Prices of burial plots in Nevsehir, Turkey have risen from $7 to $14. The mayor says the money will be used to raise the salaries of the town's soccer team.


It was almost certainly no coincidence that just a week after hiring Wayne Duke as Big Ten (Western Conference) commissioner, the conference announced that henceforth it would allow its football champions to make two or more consecutive appearances in the Rose Bowl.

Twenty-five years have passed since the Big Ten agreed to send a team to the Rose Bowl each year. But even then it agreed only to send a "representative" team. The Big Ten champion of a given season, if it happened to repeat, could not go to Pasadena the second year. The idea was to prevent one team or another from dominating the conference by attracting top-level high school athletes eager for a chance at several Rose Bowl games.

As a result, other colleges moved into Big Ten recruiting territory and told prospects something like: "Ohio State's going to the Rose Bowl in a year or two, and you'll just be sitting on the bench as a sophomore. But when you're playing first string, they won't be eligible because they can't go twice to the Bowl."

Competitive conferences thus were able to draw away more than a few prospects who might otherwise have gone to a Big Ten school. One of these was the Big Eight—under the leadership of Wayne Duke.


That bartender's companion, the Guinness Book of World Records, is about to undergo a certain reform in that after its next edition, already on the press, it will no longer publish records that might encourage people to injure themselves.

Ross McWhirter, one of the editors, explained that a likely ban would be put on such records as car cramming: when 103 persons got into a Volkswagen, for instance, one man on the bottom was somewhat crushed.

On the other hand, records by professionals, such as the circus girl who is shot the farthest from a cannon, may well be included.

"We might include the oyster-eating record," McWhirter said, "as oysters are too expensive for students."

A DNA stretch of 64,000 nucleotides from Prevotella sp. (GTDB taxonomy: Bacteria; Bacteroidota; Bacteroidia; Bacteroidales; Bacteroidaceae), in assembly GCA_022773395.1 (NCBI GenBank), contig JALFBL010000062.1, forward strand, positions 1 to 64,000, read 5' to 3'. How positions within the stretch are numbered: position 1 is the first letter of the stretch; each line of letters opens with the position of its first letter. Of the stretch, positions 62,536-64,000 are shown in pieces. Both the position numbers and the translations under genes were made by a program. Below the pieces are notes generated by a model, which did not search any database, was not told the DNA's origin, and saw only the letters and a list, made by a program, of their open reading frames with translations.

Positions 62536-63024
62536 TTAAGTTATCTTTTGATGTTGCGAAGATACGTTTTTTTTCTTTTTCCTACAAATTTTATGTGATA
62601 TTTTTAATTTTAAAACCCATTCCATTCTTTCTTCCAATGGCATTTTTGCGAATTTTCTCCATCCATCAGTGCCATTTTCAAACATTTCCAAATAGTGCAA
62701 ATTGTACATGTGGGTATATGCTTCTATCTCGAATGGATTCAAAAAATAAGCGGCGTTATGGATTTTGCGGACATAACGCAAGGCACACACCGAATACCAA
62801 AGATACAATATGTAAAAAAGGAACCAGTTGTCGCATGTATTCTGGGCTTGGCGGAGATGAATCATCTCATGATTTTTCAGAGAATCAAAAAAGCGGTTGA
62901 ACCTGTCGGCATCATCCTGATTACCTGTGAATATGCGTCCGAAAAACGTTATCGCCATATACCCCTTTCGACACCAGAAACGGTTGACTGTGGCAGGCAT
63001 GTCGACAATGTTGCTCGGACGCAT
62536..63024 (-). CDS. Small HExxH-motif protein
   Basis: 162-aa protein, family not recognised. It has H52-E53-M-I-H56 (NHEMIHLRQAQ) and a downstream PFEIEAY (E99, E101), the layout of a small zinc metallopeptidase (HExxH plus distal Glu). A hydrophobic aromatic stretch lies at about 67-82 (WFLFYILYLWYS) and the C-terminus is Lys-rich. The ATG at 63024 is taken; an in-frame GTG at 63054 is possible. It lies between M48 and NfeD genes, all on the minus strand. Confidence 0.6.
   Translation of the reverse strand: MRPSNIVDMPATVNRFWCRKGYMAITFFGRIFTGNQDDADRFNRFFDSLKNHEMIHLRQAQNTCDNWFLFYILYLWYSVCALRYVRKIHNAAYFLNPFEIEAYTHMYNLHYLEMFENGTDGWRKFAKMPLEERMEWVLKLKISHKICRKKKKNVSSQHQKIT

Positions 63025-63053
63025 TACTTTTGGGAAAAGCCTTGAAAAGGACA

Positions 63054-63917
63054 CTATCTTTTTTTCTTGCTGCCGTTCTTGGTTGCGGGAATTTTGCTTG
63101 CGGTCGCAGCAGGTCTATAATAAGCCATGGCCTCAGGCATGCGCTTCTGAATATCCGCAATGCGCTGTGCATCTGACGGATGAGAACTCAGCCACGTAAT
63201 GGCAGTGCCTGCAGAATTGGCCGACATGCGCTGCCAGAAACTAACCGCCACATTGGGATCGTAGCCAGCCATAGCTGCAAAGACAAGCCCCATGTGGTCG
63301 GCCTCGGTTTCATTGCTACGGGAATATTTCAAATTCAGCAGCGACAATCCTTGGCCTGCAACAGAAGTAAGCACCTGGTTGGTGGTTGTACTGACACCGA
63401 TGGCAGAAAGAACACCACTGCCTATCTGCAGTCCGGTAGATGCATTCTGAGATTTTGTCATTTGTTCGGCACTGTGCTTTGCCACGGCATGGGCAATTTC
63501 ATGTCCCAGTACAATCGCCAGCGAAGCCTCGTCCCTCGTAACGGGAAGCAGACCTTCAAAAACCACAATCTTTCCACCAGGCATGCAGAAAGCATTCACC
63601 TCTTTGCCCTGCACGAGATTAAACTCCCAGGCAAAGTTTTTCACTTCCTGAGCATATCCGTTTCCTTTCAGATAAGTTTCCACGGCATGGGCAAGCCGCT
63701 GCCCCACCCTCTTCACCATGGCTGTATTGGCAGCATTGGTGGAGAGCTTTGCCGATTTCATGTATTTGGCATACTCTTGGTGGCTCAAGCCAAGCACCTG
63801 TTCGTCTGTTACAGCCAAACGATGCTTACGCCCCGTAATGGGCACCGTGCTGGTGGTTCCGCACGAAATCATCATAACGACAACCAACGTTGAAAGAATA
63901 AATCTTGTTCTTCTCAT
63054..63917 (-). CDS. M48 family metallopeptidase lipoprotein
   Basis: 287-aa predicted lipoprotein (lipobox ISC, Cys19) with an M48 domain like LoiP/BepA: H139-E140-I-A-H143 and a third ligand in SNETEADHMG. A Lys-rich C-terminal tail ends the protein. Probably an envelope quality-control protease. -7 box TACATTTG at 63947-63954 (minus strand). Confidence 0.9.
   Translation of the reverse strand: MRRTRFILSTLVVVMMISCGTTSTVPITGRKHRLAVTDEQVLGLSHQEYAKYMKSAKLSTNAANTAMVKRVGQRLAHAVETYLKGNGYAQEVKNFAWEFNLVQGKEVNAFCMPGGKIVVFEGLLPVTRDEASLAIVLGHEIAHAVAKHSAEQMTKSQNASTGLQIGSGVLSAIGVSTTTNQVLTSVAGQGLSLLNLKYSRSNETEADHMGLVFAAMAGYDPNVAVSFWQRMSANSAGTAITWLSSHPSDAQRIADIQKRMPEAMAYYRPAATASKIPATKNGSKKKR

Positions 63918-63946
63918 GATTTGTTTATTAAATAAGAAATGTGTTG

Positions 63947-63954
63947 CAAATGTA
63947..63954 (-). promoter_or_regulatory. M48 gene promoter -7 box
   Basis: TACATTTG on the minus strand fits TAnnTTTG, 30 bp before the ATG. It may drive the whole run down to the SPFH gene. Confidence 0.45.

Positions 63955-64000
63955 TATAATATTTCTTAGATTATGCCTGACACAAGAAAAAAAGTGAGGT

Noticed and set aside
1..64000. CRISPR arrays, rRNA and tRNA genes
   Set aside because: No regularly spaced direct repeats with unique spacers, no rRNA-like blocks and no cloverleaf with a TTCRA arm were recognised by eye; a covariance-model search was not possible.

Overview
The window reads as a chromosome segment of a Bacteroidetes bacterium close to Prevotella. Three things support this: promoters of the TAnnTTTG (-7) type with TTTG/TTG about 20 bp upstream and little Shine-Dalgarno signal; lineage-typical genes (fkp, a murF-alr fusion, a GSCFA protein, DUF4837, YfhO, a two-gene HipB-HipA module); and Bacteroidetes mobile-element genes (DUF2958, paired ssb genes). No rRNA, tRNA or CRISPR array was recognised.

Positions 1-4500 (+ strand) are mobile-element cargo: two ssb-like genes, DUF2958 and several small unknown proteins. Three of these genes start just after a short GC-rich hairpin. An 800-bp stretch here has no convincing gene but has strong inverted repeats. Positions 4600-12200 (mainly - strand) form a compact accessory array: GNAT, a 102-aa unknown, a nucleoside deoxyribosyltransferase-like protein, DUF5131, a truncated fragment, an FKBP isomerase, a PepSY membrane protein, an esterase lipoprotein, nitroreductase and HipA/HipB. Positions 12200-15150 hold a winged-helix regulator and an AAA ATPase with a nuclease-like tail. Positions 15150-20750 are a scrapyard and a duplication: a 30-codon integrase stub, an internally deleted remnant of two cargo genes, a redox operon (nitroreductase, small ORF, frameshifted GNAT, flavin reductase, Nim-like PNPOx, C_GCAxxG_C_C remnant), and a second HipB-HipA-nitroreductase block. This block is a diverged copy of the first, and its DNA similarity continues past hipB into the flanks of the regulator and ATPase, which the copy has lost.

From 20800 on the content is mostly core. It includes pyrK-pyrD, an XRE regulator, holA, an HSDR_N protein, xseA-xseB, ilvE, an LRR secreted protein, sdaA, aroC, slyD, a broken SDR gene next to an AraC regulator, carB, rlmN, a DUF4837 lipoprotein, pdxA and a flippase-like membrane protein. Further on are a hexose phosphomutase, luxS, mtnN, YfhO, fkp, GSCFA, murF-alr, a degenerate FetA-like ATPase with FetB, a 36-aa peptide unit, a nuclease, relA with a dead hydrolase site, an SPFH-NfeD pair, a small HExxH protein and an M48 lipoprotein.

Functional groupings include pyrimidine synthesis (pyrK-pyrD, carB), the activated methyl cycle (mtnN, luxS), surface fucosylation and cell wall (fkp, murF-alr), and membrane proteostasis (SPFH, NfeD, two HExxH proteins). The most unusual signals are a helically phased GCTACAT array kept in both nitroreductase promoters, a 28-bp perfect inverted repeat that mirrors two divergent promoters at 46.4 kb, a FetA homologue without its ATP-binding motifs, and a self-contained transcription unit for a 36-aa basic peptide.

Meanwhile, in Seattle, promoters of the city's summer celebration, Seafair, got together with David S. Hoy of Guinness and held a world records contest. At last look, new records had peaked at about 20. Among them:

Rocking chair—Miss Randy Dahl, 150 hours, 18 minutes (old record: 125 hours, 3 minutes).

Pies in the face—J. P. Patches and Gertrude, TV clowns, 111 pies (no previous record).

Singing the same song—The Wood-shedders sang Coney Island Babe 127 times (no previous record).


Wildlife Views, a publication of the Arizona Game and Fish Department, vouches for it, so it must be true. European hunters are luring deer within shooting range by hiring violinists to play for them.

"In Sweden," says Wildlife Views, "one moose became so enraged with the music he heard that he charged into the blind and killed both hunter and musician."

There ought to be a law against such fiddle-faddle.




•Bill Mazeroski, Pittsburgh Pirate second baseman, playing third base for the first time in his 16-year career: "It's like learning to write with your left hand."

•Peaches Bartkowicz, pro tennis player, asked how she likes the tie-breaker scoring system now in use: "I don't know; I never get that far."

•Joe O'Donnell, Buffalo Bill guard, chuckling over the new NFL policy of announcing over the public address system the name of the player on whom a penalty is assessed: "Since I've been in pro football, starting in 1964, I estimate I've been called for holding six or eight times. I could have been called 200 times."